The targeting of President Morales’ plane is all the more egregious considering the U.S. government’s ongoing refusal to extradite Bolivia’s former president Gonzalo (“Goni”) Sánchez de Lozada for serious human rights crimes related to the shooting of protesters in 2003. Goni lives comfortably just outside Washington, D.C. in Chevy Chase, Maryland, and as a member emeritus of the Inter-American Dialogue is close to Washington foreign policy circles. The worst allegations that pundits have leveled at Snowden are that his leaks could endanger Americans – allegations for which there is no evidence. The case against Goni, however, is serious: he is believed to be responsible for ordering the military to attack protesters, resulting in the shooting deaths of over 67 and injury to over 400.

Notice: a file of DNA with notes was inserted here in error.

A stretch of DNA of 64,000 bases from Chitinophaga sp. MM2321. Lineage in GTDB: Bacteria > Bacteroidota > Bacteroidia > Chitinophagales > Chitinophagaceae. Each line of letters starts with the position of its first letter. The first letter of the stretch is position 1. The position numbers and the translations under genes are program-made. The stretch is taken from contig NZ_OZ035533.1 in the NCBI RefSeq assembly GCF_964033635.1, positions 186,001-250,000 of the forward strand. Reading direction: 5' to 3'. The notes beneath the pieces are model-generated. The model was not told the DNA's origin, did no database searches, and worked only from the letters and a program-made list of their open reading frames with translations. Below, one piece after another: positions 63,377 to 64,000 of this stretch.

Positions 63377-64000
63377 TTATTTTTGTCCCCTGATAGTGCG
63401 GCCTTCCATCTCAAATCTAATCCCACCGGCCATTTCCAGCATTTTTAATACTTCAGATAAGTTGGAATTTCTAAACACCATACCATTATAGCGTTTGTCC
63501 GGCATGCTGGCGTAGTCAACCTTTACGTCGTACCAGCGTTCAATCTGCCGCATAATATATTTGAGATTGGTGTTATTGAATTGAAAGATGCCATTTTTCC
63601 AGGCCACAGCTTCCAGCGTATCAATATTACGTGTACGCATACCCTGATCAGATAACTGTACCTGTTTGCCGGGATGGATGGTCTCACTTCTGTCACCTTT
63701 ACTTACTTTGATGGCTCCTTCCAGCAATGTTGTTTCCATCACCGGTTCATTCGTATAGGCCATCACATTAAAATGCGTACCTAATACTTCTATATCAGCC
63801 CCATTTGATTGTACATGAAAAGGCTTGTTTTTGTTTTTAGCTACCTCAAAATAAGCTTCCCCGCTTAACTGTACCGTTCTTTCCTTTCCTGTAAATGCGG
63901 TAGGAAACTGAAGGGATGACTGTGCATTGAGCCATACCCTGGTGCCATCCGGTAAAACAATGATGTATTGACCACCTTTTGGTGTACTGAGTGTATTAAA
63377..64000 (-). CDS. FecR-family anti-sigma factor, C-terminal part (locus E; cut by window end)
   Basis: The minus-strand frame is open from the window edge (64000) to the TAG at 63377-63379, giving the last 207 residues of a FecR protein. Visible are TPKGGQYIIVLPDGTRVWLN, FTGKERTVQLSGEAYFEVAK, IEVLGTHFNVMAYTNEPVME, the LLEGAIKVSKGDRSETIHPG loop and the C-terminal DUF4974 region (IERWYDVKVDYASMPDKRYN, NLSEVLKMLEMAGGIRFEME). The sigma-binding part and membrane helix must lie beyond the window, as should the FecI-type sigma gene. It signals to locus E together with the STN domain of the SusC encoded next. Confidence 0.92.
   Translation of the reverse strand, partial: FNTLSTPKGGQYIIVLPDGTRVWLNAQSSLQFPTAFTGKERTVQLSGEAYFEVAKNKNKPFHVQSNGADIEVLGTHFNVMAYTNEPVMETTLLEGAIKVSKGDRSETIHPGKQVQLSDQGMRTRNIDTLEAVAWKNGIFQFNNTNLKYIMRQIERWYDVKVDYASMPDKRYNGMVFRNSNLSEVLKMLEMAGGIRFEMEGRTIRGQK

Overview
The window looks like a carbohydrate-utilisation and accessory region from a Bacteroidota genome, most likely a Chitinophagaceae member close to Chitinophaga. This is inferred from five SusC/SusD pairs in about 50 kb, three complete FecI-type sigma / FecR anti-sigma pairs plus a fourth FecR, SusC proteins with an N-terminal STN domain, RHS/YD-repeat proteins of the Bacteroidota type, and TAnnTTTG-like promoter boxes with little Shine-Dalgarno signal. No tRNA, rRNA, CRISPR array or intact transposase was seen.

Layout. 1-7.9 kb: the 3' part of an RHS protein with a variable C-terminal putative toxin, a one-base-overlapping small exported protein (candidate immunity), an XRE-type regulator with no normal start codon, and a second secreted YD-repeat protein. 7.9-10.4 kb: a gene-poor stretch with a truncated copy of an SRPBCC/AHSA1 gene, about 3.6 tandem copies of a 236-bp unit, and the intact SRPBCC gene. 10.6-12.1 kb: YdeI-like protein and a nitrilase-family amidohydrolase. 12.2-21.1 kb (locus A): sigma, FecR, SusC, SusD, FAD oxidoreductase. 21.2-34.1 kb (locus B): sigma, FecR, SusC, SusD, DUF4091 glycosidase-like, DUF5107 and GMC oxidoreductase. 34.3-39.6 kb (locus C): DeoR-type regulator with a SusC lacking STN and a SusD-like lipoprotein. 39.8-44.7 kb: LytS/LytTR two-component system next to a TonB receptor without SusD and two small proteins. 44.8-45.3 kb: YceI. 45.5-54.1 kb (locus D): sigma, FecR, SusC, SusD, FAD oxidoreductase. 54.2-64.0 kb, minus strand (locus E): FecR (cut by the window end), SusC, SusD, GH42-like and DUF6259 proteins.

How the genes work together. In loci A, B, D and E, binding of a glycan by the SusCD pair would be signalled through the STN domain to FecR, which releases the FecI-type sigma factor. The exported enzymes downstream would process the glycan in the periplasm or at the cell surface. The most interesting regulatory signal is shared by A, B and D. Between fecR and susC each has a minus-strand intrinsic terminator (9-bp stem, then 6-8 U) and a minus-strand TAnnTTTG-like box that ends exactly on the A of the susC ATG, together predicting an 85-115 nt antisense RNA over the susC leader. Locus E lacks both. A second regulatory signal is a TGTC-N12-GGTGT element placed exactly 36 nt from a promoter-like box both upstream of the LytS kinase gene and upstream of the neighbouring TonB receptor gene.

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OAS Resolution Expressing Solidarity with Bolivia Supported by Latin American and Caribbean, Rejected by the U.S. and Canada Print
Written by Alexander Main   
Wednesday, 10 July 2013 17:45